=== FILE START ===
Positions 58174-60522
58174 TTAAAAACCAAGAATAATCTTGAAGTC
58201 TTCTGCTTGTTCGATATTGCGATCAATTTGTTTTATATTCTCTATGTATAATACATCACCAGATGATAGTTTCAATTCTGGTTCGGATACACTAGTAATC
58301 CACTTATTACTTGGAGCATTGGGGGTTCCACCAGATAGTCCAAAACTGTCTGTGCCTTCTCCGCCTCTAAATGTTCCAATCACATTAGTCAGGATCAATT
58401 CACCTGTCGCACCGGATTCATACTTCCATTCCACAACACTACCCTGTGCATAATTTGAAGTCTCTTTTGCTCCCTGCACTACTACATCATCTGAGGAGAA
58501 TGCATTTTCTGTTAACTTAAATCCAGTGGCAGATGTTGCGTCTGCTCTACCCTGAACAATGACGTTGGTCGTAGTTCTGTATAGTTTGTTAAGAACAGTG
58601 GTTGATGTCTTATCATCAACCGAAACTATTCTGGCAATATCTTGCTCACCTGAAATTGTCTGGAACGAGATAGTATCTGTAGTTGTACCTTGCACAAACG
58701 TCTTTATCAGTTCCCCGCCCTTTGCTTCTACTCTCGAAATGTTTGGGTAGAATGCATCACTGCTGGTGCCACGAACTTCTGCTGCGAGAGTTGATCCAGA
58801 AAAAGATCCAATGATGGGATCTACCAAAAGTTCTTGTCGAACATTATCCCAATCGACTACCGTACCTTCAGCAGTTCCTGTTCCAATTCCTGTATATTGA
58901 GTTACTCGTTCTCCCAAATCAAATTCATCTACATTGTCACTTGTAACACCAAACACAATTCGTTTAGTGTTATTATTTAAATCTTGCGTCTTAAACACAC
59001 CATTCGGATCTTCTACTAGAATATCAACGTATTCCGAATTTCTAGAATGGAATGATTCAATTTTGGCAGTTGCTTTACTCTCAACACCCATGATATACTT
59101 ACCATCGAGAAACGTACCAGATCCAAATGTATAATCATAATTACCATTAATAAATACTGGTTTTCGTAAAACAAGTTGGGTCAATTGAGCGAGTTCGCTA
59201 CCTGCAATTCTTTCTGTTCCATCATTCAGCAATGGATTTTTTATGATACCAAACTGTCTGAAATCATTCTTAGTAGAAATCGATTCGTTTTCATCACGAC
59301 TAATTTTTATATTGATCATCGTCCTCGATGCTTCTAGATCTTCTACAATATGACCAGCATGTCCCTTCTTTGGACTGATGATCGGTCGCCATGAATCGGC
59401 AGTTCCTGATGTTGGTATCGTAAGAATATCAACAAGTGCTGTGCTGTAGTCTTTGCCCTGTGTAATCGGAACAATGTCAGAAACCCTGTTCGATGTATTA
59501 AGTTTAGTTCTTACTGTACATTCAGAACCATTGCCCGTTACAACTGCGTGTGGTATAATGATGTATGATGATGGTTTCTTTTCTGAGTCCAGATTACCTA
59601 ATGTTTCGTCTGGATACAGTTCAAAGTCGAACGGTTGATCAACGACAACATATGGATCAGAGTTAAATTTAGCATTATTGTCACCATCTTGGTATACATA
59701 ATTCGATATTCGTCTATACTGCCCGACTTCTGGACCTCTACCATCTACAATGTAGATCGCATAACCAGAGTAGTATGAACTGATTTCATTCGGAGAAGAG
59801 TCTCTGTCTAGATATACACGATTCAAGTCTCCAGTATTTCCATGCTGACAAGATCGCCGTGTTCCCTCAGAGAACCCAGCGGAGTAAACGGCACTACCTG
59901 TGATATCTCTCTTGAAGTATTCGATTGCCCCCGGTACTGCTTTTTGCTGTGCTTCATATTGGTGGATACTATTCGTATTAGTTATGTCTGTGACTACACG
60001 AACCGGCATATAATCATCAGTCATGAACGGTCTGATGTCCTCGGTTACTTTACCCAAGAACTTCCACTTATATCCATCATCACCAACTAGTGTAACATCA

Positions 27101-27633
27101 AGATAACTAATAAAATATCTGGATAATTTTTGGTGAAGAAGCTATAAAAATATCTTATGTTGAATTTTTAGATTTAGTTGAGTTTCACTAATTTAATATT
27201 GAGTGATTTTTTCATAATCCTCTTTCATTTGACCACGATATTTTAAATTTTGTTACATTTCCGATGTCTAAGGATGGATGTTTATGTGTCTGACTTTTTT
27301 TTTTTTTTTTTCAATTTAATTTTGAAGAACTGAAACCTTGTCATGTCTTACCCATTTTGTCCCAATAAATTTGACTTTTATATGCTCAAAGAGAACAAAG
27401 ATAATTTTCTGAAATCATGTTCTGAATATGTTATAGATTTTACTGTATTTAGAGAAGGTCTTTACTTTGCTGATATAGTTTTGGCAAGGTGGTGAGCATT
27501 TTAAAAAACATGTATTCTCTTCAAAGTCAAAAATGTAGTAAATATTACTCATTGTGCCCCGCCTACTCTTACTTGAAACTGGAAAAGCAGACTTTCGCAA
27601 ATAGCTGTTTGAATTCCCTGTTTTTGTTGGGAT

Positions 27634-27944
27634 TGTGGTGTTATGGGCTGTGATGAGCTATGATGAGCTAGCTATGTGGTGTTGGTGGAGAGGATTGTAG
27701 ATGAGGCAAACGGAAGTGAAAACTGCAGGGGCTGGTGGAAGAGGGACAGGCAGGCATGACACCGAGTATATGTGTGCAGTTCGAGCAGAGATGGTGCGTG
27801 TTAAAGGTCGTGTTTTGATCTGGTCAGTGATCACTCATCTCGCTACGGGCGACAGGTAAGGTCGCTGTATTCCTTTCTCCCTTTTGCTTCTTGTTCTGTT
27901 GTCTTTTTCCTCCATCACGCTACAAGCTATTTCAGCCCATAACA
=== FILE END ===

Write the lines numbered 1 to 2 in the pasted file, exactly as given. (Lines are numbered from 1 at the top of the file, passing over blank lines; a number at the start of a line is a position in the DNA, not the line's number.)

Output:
Positions 58174-60522
58174 TTAAAAACCAAGAATAATCTTGAAGTC